I have a friend who coached a dance team at a university for a while. He tells me that once guys realize that they can get a damn hard workout, without dealing with angry, sweaty, threatening behavior and the painful aspects of contact sports, while at the same time holding a girl in their arms, and she smells good and feels good, it becomes an easier sell. But it takes time for guys to figure this out. Clearly, some clever marketing needs to be done.
on thing i think you should look at are the roles that men and women have in dancing. as we all know, women follow and men lead. it takes a different mindset to do either roll. i guess what i'm trying to say is that dancing is not the same for the men as it is for the women and that should be taken into account when wondering why there aren't as many men dancers as women.
we all know how easy (relatively) it is for a good male dancer to "sweep a woman off her feet". even if the woman doesn't know how to dance. a good male dancer understands balance, power and connection well enough to lead a lady anywhere (and in any way) he would like (within reason).
where the same can not be said for the reverse. a beginning male will only be able to dance to the best that he knows and can not dance any better no matter the partner he is dancing with. thus for men dancing is always going to be an uphill challenge to improve where for women there are times of relative enjoyment where they're privy to "a wonderful dance" every now and then. that really feeds the "dance soul".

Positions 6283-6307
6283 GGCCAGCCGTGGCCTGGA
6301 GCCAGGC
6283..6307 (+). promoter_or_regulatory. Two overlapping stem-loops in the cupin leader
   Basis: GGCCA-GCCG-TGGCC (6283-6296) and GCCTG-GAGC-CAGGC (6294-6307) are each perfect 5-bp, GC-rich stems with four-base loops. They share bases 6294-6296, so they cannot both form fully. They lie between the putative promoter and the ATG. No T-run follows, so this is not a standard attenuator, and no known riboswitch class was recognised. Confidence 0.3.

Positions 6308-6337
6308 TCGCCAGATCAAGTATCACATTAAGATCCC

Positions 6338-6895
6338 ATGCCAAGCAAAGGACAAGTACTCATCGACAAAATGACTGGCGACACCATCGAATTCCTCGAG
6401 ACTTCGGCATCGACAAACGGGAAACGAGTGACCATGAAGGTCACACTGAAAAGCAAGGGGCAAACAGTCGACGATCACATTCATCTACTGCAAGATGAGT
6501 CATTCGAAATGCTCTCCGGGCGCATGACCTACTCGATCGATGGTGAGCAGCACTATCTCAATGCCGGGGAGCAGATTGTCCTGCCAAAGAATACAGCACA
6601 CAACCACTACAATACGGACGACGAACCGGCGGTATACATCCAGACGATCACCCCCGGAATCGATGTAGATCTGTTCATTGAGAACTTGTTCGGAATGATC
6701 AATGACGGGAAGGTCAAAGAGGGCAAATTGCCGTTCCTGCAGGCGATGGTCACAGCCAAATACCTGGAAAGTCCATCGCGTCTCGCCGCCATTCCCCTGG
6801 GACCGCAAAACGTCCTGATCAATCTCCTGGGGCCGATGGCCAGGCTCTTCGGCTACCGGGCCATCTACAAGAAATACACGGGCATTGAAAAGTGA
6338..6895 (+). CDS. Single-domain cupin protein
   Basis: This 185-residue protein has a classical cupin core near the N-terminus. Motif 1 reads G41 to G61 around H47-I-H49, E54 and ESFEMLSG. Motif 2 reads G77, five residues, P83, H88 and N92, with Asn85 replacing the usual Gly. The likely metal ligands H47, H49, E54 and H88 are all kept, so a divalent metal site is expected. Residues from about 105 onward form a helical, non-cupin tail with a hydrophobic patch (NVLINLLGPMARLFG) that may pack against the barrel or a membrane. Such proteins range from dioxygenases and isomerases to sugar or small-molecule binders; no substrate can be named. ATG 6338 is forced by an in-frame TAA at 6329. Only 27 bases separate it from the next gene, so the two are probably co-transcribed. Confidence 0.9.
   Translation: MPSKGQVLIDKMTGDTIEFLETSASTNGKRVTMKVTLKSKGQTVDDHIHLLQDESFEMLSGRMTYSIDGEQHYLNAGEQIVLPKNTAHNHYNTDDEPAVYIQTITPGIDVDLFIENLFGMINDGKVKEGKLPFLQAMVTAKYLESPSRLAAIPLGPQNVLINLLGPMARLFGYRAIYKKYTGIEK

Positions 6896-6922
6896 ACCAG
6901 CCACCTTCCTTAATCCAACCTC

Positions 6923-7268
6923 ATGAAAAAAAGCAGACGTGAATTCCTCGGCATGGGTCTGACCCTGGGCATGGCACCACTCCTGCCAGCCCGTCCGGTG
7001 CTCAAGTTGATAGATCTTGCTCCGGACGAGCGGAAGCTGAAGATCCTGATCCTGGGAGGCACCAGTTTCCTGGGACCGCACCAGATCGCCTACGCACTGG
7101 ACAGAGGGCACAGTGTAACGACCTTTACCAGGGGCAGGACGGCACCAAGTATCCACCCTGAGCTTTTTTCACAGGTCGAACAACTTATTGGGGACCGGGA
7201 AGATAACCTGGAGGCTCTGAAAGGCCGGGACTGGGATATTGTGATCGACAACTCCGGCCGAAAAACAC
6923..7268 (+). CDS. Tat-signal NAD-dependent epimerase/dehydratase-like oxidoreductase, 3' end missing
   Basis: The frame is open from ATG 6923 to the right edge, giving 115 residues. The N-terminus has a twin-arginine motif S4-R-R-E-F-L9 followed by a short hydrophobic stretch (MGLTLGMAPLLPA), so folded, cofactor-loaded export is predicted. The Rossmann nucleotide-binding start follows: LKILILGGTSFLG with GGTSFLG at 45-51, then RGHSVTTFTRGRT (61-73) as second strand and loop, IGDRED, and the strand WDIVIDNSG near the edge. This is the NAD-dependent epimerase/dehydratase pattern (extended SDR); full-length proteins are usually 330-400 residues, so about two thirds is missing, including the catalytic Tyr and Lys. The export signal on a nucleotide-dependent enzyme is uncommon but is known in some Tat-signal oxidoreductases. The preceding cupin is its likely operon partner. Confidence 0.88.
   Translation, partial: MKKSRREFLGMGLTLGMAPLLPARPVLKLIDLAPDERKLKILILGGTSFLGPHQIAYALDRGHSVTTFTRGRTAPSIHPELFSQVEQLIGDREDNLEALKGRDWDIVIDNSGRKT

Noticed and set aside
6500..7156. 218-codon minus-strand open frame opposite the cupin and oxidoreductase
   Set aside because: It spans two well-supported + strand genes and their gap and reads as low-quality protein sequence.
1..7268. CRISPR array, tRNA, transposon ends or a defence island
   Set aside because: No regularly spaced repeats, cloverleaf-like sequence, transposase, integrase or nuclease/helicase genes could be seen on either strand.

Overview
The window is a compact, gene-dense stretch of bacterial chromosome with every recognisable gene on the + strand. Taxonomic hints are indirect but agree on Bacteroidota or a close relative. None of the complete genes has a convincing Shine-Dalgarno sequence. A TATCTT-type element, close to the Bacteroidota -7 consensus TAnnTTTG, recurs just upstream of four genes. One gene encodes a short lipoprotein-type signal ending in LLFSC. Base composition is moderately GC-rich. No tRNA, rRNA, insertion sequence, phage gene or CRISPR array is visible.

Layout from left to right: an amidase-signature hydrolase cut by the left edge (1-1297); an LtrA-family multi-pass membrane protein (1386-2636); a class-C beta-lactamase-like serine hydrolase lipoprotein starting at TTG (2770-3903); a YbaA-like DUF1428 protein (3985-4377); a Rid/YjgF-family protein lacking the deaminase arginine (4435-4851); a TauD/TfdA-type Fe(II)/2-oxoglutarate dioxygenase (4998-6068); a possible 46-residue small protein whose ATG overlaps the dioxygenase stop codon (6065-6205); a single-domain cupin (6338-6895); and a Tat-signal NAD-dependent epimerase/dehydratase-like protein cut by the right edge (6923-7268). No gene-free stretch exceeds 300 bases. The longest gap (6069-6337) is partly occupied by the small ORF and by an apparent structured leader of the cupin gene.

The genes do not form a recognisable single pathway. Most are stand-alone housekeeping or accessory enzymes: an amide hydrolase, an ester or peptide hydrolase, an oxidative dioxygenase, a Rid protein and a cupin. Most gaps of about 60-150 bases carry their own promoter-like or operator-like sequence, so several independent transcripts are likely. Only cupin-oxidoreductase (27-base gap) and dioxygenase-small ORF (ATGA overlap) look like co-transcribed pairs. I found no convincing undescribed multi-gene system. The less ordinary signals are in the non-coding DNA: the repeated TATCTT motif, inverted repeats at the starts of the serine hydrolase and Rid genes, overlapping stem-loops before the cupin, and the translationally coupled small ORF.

heh, you better be careful ww. Some of the women in dance world are rabid and deseprate about finding guys, and if you even hint that they shouldn't be having a problem, you might get more than you counted on.
Dancing is viewed as more of a feminine activity than a masculine activity in the eyes of many (but not all). There are stereotypes that have to be overcome and myths that have to be debunked. Once the myths are dispelled, and the man sees dancing for what it truly is as opposed to what he thinks it is, it's most likely that the male will fall in love with dancing faster than the woman (I've seen it happen).
It's just that there are misconceptions about dancing that exist and most males use those misconceptions as excuses to not come anywhere near a dance studio. Once society dispells all this b.s that surrounds it, male dancers won't be hard to find.
I myself was victim of the stereotypes and misconceptions, and I am very sorry that I chose to listen to them as opposed to opening my eyes. I learned to not have stereotypes and misconceptions after I began dancing, along with other many positive "side-effects."
It's all in how it is presented to the male, I'd argue.